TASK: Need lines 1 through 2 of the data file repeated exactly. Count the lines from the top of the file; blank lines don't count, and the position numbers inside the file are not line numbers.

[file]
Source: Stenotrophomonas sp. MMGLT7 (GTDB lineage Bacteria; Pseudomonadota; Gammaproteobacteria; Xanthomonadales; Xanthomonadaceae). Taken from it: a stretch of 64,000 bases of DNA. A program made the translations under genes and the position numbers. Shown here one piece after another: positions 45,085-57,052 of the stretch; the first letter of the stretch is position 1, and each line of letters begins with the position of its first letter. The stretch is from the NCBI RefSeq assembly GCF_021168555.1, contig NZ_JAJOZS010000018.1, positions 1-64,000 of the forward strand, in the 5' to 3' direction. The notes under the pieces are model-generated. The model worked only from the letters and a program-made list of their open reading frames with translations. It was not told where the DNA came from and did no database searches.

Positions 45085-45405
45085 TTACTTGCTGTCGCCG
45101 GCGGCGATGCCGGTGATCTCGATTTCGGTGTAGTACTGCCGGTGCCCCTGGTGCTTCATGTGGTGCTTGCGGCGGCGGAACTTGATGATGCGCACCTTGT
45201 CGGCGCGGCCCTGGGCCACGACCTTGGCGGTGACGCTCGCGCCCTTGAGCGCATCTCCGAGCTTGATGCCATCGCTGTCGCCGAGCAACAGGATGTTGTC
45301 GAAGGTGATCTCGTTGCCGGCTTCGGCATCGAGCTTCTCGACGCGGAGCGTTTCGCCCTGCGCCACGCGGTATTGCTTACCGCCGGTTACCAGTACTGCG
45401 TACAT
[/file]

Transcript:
Source: Stenotrophomonas sp. MMGLT7 (GTDB lineage Bacteria; Pseudomonadota; Gammaproteobacteria; Xanthomonadales; Xanthomonadaceae). Taken from it: a stretch of 64,000 bases of DNA. A program made the translations under genes and the position numbers. Shown here one piece after another: positions 45,085-57,052 of the stretch; the first letter of the stretch is position 1, and each line of letters begins with the position of its first letter. The stretch is from the NCBI RefSeq assembly GCF_021168555.1, contig NZ_JAJOZS010000018.1, positions 1-64,000 of the forward strand, in the 5' to 3' direction. The notes under the pieces are model-generated. The model worked only from the letters and a program-made list of their open reading frames with translations. It was not told where the DNA came from and did no database searches.

Positions 45085-45405